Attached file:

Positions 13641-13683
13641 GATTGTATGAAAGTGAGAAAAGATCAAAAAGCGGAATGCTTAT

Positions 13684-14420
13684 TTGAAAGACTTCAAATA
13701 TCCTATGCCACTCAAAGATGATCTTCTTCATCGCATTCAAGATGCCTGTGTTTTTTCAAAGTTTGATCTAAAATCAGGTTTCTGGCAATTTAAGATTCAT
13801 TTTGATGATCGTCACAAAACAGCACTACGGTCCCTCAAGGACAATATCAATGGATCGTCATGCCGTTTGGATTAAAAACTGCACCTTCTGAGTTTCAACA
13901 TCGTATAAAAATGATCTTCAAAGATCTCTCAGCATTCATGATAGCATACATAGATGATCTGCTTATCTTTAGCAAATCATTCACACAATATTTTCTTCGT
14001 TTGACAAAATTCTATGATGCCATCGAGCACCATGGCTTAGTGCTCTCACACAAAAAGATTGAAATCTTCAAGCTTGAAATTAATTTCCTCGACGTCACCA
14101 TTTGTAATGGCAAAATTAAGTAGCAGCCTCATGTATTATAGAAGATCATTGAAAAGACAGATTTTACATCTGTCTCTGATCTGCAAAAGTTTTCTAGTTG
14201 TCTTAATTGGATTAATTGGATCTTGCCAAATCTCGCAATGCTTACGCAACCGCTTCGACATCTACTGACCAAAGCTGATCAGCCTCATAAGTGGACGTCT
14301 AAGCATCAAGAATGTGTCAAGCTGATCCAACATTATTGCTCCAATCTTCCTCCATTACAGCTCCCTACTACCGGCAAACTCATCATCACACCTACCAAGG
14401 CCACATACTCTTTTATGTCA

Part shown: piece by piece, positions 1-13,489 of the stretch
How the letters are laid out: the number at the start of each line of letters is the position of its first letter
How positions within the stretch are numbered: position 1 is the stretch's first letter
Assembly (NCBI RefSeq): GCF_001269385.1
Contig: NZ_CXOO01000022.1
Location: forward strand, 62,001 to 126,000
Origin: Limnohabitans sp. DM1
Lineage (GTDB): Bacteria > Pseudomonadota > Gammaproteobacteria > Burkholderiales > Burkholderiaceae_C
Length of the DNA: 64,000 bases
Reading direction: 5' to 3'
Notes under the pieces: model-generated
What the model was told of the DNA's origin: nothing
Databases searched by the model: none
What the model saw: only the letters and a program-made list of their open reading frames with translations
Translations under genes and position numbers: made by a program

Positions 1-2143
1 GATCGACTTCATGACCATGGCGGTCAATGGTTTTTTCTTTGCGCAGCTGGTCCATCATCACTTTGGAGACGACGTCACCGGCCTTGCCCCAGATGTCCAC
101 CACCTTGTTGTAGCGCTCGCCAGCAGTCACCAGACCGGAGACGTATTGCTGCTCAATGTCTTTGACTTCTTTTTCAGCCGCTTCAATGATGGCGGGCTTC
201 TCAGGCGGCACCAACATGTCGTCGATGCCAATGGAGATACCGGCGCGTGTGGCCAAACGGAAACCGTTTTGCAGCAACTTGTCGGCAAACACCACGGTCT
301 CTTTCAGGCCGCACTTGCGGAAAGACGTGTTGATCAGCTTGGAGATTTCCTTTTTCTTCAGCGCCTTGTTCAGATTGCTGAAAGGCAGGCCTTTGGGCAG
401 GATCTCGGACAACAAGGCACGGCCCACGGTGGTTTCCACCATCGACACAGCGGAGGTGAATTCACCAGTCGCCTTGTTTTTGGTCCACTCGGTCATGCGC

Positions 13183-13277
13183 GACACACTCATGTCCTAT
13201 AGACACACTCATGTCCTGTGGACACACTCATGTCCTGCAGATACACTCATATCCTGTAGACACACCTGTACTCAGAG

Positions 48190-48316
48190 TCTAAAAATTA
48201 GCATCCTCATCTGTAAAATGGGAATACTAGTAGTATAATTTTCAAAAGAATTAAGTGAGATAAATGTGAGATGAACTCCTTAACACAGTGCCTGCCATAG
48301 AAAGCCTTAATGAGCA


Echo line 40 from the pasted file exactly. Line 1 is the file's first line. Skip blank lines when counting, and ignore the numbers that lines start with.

48301 AAAGCCTTAATGAGCA